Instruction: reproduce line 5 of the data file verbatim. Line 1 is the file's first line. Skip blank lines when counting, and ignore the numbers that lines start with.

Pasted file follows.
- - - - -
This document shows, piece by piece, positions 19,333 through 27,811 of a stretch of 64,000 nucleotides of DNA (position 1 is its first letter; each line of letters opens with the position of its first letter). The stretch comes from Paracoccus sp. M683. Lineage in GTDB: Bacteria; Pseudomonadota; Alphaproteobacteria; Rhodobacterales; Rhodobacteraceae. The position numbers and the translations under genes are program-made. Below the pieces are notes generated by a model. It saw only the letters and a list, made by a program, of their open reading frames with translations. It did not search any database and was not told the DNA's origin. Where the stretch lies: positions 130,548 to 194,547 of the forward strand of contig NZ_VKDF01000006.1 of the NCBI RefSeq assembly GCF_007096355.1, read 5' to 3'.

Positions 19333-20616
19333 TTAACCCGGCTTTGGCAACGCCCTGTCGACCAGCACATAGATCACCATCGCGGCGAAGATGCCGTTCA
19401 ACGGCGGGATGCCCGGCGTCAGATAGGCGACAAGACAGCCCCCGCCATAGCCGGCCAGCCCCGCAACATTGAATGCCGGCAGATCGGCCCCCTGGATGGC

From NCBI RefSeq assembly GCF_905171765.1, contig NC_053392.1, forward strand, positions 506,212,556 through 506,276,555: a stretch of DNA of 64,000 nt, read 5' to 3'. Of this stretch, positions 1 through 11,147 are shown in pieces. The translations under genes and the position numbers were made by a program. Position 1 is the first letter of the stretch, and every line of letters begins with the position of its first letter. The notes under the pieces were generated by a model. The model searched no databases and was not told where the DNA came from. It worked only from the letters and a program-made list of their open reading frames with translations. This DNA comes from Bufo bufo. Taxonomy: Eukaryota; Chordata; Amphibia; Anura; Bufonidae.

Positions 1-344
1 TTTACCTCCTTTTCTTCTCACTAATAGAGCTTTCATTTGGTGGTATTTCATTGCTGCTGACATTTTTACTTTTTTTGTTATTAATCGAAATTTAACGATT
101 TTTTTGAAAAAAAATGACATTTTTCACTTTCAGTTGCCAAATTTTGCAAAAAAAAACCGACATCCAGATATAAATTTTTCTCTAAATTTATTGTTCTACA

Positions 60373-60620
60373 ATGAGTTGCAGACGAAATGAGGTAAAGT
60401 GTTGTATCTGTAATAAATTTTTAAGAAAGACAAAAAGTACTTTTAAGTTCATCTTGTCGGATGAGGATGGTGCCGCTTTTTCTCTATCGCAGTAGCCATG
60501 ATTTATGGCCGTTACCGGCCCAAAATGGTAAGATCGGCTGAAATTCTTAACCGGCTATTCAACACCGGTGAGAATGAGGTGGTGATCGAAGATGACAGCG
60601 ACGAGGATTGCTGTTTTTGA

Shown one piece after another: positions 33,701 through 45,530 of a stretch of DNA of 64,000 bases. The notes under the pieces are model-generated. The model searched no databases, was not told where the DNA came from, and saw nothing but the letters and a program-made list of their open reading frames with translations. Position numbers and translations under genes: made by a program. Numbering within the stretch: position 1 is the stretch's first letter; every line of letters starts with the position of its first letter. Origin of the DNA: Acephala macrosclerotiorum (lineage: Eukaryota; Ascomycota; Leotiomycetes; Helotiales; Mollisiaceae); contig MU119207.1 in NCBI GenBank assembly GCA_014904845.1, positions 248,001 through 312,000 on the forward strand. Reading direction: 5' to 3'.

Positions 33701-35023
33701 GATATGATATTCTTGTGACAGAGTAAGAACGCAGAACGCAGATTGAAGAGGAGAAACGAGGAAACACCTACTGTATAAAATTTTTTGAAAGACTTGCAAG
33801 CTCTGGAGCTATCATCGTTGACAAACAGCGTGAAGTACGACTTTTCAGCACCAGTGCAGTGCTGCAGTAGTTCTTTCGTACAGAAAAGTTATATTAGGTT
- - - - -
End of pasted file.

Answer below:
From NCBI RefSeq assembly GCF_905171765.1, contig NC_053392.1, forward strand, positions 506,212,556 through 506,276,555: a stretch of DNA of 64,000 nt, read 5' to 3'. Of this stretch, positions 1 through 11,147 are shown in pieces. The translations under genes and the position numbers were made by a program. Position 1 is the first letter of the stretch, and every line of letters begins with the position of its first letter. The notes under the pieces were generated by a model. The model searched no databases and was not told where the DNA came from. It worked only from the letters and a program-made list of their open reading frames with translations. This DNA comes from Bufo bufo. Taxonomy: Eukaryota; Chordata; Amphibia; Anura; Bufonidae.